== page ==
Top Ten Tuesday is a weekly tag run by That Artsy Reader Girl. Check out her blog for the rules and weekly prompts.
This week’s topic is Favorite Books of 2020. Since I already have that particular list coming out soon, I decided I’d instead share my Favorite Non-Fiction Books of 2020.
Let’s get started!
Less Than Crazy: Living Fully with Bipolar II by Karla Dougherty
I’ve discussed before on this blog about my bipolar II diagnosis, and this was the first book that I picked up on the topic. It’s full of great information, from how to manage and recognize mania and depression, facts about common medications, and more. It’s become one of my go-to books when I need to look up something related to my condition.
When You’re Not OK: A Toolkit for Tough Times by Jill Stark
This pocket-sized book is full of great advice for dealing with tough situations. I keep it next to my bed for those times when I’m panicking or feeling anxious and need a reminder that everything is going to be okay. When You’re Not Ok would make a great gift for just about anyone.
The Hidden World of the Fox by Adele Brand
It should come as no surprise to anyone that reads this blog that I’m obsessed with foxes. I’ve grown up watching these elusive creatures and love their personalities and ability to thrive anywhere. Adele Brand does a great job of introducing the reader to everything you could ever want to know about foxes.
Death is But a Dream: Finding Hope and Meaning at Life’s End by Dr. Christopher Kerr
I very recently reviewed this book. It was a fascinating look at the end-of-life experience of hospice patients. I think it’s important to read books confronting death, as it’s the only thing certain in life.
The Mushroom Hunters: On the Trail of an Underground America by Langdon Cook
Taking place mostly along the Pacific Northwest, Langdon Cook joins up with mushroom hunters and writes about his experiences. It’s an endlessly entertaining book. Not only is the information about mushrooms fascinating, but the mushroom hunters themselves are very interesting people.
Why Does He Do That?: Inside the Minds of Angry and Controlling Men by Lundy Bancroft
No one will ever change my mind that this book should be required reading for everyone. While it’s primarily written towards women, everyone can benefit from Bancroft’s examples of abusive relationships. From how to spot an abuser to what to do if you find yourself in a dangerous relationship, this book contains everything you need to protect yourself from all forms of abuse.
For the Love of Books: Stories of Literary Lives, Banned Books, Author Feuds, Extraordinary Characters, and More by Graham Tarrant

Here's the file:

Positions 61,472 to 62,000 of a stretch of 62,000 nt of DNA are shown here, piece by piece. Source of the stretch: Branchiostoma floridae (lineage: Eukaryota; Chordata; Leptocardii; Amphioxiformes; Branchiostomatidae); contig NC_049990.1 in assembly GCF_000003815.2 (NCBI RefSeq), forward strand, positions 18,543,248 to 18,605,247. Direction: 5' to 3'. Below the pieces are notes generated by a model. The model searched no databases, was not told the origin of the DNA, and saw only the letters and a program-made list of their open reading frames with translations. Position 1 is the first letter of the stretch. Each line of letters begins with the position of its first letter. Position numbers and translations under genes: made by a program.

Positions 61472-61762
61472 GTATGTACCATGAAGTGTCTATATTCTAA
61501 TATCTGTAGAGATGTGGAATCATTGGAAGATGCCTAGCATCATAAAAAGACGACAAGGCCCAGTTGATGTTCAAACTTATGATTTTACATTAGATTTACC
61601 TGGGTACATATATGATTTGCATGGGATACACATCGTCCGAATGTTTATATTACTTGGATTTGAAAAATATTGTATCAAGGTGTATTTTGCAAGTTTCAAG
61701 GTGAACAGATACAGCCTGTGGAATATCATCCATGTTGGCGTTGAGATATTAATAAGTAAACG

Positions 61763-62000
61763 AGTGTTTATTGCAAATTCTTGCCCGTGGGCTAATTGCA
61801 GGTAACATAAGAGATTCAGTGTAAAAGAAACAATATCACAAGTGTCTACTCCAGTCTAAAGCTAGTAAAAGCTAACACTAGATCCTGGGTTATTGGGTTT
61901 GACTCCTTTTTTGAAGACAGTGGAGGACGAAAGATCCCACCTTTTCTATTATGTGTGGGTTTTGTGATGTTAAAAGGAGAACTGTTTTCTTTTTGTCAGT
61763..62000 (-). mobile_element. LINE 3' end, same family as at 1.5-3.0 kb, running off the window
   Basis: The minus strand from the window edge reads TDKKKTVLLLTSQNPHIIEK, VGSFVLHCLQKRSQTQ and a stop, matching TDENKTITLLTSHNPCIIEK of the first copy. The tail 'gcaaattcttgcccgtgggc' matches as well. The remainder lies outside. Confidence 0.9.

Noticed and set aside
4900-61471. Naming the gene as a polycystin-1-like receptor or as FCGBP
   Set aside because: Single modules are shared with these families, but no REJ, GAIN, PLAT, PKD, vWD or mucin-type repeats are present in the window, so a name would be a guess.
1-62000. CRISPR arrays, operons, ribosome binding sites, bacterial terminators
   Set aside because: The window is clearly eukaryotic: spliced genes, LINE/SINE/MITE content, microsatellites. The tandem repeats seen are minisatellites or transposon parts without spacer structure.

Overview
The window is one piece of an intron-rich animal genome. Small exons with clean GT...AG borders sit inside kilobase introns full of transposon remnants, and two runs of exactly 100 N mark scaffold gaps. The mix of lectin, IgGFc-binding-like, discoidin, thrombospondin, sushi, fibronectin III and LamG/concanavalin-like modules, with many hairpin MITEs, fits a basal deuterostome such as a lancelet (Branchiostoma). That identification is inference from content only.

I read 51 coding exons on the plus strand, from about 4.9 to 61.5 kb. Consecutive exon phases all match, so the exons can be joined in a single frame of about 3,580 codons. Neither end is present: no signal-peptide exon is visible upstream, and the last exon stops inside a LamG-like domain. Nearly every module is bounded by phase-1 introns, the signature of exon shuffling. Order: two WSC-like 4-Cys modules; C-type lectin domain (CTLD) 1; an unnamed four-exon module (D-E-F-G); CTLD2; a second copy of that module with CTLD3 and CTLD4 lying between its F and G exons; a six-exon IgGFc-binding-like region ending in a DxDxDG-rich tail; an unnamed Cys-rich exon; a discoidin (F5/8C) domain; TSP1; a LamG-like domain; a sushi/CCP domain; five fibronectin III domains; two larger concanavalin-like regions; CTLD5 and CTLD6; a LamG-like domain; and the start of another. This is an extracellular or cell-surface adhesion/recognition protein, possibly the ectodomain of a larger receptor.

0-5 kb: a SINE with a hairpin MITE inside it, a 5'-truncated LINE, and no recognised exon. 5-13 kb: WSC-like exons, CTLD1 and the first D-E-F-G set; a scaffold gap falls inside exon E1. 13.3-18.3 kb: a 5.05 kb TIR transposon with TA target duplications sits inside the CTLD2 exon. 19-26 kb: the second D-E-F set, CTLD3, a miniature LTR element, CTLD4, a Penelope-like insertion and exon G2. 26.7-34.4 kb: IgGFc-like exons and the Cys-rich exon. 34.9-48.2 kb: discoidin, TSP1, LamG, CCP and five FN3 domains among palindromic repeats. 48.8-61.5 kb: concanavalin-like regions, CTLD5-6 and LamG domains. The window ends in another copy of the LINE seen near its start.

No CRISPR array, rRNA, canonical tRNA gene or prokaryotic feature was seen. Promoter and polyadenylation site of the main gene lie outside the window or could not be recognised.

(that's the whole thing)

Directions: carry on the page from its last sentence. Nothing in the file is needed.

This book was so much fun to read! Covering all types of literature, Tarrant finds the most fascinating stories and authors to talk about. This book would make a perfect gift for any bibliophiles in your life.
An Environmental History of the Civil War by Judkin Browning & Timothy Silver
I love history, but an environmental history of a single war is something that I’ve never had the pleasure of reading. I greedily consumed it, finishing it in just a couple of days. The authors discussed how the elements, illnesses, and animals impacted the outcome of individual battles and the overall war. I would love to find similar books about other conflicts. It was such a fascinating way to look at a historical event.
Do Nothing: How to Break Away from Overworking, Overdoing, and Underliving by Celeste Headlee
One of my strongest beliefs is that, as a society, we put far too much stock in our jobs and not enough in our free time. That’s exactly what this book is about, and Celeste Headlee does a great job of convincing the reader of this. I wish books like this didn’t have to be written, but our culture pushes so many people to devote their entire lives to work. I know far too many people who don’t have a single hobby. If you’re one of these people, please read this book.
The Subtle Art of Not Giving a F*ck: A Counterintuitive Approach to Living a Good Life by Mark Manson
This no-nonsense self-help book won’t be for everyone, but it spoke to me in a way that few other self-help books have. Two of my least favorite aspects of the entire self-help genre are the pandering and calls to “manifest your desires.” Manson doesn’t do that. His approach is to call you out on not taking responsibility for your actions and persuading you to take control of your own life. It was exactly the motivation I needed in my life.